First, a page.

It’s difficult to accept failure. I think that’s part of human nature — to be proud, defend ourselves, survive, and dislike failing. But sometimes we fail as human beings, and as project managers. And sometimes, spectacularly, we fail at those two things at the same time.
I’ve been a total failure over the past few months.
- I started this blog, intending to keep it going with new content twice a week. Fail.
- I transitioned out of project management recently, but didn’t actually transition out of it because I’m a total control freak. Fail.
- Even though I didn’t transition out of it, I still failed at doing a bunch of PM stuff properly. Fail.
- I couldn’t think of new content ideas to save my life. Fail.
- I lost my focus, my energy, my drive, and my love of what I do (temporarily). Fail.
- I ate an entire tray of four cinnamon buns and washed them down with an entire bottle of wine. Fail (or… win?).
I think the important thing to remember here is that cinnamon buns fix all failures until you step on the scale and feel like a failure in an entirely new way. Not as a project manager or a human being, but even worse, a failure of a woman for not fitting into your pants anymore.
But I digress.
Failing as a project manager. It really sucks. But the most important part to remember is that it’s not about you. Oh, shocking news actually, but nothing about a project is about you: it’s about your creative team, and your client. They’re the only ones who matter. Not that digital project managers should be relegated to the role of peasant but in the hierarchy of a project, they can seem that way.
It’s not about you. It’s about what you get done as a team.
In other words, what you are able to produce.
Which brings me to an interesting thing I’ve been thinking about lately: project management vs. project production. The former is a relatively rigid construct, all about budgets, timelines, proofs, feedback. The latter is a fluid, strategic, ever-changing and developing role, guided by what is happening and the personalities involved more than strict contracts.
In case you’re wondering, I didn’t think of this concept all on my own. I read about it in this insightful article by Ad Subculture. (Yet another thing I failed to think about by myself. FAIL.)
Which one is superior? The answer is neither, as both have their place. The trick is in knowing the time and place for each role.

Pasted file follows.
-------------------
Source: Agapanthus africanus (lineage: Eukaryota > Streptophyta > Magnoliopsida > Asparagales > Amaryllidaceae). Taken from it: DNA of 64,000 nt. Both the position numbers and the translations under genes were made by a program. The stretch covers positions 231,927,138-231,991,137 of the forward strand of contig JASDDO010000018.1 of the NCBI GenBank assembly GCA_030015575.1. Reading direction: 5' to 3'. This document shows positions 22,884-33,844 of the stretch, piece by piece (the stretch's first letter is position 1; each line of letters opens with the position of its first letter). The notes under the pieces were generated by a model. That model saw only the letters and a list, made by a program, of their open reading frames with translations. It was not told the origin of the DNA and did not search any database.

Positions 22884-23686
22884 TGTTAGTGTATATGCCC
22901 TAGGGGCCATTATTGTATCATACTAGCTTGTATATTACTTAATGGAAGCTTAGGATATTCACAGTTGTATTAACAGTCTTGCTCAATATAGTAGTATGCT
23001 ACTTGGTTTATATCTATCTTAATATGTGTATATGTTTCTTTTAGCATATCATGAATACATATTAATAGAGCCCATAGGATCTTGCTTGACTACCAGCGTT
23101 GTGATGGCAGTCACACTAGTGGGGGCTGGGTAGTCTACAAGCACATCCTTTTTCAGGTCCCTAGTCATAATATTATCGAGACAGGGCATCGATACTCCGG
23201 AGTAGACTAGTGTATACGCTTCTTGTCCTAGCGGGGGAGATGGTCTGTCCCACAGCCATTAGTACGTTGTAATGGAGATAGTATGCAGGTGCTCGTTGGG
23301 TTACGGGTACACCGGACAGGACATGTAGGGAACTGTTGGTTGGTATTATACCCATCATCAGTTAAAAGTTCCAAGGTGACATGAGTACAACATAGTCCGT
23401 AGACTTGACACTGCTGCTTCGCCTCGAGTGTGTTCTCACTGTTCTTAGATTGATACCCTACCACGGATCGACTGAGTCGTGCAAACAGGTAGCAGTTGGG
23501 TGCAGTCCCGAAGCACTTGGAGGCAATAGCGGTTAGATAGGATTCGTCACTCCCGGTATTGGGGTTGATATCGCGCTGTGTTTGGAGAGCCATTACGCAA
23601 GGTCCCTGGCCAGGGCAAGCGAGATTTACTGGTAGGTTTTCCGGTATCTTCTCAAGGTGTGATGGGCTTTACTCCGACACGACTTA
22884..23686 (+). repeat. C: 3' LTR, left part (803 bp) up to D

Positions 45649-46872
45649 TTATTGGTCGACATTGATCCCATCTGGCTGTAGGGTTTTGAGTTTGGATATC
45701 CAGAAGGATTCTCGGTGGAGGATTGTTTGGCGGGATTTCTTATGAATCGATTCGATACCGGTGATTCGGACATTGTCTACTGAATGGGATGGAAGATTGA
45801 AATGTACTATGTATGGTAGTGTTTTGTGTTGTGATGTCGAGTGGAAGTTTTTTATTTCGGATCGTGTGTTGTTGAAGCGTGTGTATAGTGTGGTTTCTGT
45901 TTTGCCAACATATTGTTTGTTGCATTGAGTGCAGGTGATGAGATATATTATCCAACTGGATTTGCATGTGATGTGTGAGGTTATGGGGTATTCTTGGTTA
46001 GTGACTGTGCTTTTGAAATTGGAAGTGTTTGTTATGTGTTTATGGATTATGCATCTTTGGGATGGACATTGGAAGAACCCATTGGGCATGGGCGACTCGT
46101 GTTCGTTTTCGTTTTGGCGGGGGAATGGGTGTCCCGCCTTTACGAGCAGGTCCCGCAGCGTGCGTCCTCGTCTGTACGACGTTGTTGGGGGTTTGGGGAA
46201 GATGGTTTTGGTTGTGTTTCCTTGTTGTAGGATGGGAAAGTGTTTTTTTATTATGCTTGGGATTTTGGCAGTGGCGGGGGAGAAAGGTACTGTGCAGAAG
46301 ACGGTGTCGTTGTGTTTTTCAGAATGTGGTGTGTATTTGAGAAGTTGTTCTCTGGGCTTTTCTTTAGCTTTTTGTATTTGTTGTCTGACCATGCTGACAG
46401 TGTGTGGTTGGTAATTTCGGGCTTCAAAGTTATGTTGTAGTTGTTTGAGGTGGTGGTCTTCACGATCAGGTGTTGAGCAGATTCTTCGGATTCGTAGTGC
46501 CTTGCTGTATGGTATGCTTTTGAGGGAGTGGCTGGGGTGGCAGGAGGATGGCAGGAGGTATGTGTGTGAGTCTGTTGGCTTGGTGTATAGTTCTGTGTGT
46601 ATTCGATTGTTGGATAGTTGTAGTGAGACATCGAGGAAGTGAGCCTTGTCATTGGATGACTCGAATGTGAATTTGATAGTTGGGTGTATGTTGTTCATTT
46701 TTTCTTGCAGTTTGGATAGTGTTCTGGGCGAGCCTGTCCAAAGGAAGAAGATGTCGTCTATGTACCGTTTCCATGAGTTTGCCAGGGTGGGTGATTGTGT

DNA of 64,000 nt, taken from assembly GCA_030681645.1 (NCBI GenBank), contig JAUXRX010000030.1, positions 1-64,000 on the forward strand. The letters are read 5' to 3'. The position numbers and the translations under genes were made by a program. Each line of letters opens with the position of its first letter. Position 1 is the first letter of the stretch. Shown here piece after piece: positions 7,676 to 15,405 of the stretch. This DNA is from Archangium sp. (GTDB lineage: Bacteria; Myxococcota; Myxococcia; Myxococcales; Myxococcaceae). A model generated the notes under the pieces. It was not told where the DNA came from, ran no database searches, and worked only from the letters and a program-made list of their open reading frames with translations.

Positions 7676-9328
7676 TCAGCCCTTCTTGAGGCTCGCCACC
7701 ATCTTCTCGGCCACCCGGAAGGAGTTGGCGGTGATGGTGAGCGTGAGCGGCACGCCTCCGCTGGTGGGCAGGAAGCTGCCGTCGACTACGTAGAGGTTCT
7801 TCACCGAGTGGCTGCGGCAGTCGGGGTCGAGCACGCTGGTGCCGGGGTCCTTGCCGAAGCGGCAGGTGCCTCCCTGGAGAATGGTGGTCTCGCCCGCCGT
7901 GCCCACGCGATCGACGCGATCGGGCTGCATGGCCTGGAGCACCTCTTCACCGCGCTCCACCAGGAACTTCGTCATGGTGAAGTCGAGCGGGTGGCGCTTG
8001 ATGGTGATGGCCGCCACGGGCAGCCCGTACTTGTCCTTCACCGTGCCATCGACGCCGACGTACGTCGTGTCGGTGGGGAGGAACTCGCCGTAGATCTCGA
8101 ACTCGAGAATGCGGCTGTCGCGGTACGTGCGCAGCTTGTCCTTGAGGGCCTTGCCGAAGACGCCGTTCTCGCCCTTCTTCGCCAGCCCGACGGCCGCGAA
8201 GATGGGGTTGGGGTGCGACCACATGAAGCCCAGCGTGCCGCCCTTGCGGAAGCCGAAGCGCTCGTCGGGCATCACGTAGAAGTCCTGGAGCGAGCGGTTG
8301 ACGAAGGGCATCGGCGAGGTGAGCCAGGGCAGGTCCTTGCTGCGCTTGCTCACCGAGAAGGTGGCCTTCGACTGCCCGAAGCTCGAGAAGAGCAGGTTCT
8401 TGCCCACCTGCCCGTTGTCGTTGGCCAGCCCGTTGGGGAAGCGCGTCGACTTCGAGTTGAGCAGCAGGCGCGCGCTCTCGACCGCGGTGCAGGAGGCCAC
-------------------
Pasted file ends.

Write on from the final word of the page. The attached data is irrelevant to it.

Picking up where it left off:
When do you need a project manager?
Your agency needs a project manager for the day-to-day, the run of the mill, the normal projects. Ones you have set processes and procedures for, and set deliverables that don’t change very often from client to client. This could be like a logo design. You know the steps you need to take to get to a great logo design, and maybe each client is promised four options to choose from. So that’s a pretty “regular” item.
When do you need a digital producer?
Producers bring a little more to the table. They may be Subject Matter Experts (SMEs) that offer insight into a particular client’s business. They could be strategists, forming the initial goals and objectives of a project. They could be writers, taking a stab at the copy or creative for a piece. Put simply: they think about the whole picture when it comes to getting good work done, not just the controllable aspects like time, budget and deliverables.
Producers see work as more than the sum of their parts. They align deliverables with sound strategic input in a way that makes sense for each client and each project.
For long-term or dynamic partnerships with large clients, you should consider having a digital producer on the case, rather than a project manager. Each delivers results, but in a different way.
If your core focus is ideas, a producer is your man (or woman or general human being).
If your core focus is churning out work with repetitive processes that don’t need to adapt to individual clients, a project manager is for you.
Not to put down project managers! They are essential, important team members and are often focused on making work profitable when nobody else is. They’re the reason creatives can stay in business, and they act as a valuable client liaison and representative. Hell, I used to be a PM, so I know the life, alright? It’s pretty cool shit.
But good project managers are often good digital producers. It’s a natural progression.
That progression happens from stopping caring about just the “what” of the project (what needs to get done, what the timeline is, what the budget is) and caring more about the “why” of the project (why is this important, who does this benefit, why is this a good idea).
As Simon Sinek says, we should always start with why in our businesses, from the CEO down to the retail sales associate. Everyone should be focused on the why, not the how or what of the business.
For more insight into what that means, you should watch Simon’s short TED Talk about “Starting with Why” here.
In summary, failing as a project manager teaches you good lessons. Lessons that help improve how work gets done in the future. When you learn from failure, you learn how to produce the best possible outcomes and work. Learning from project management failure means learning to be a producer.
Failing as a human being by eating four cinnamon buns… well, there’s not much to be learned from that, other than maybe picking a better wine to pair with them next time.
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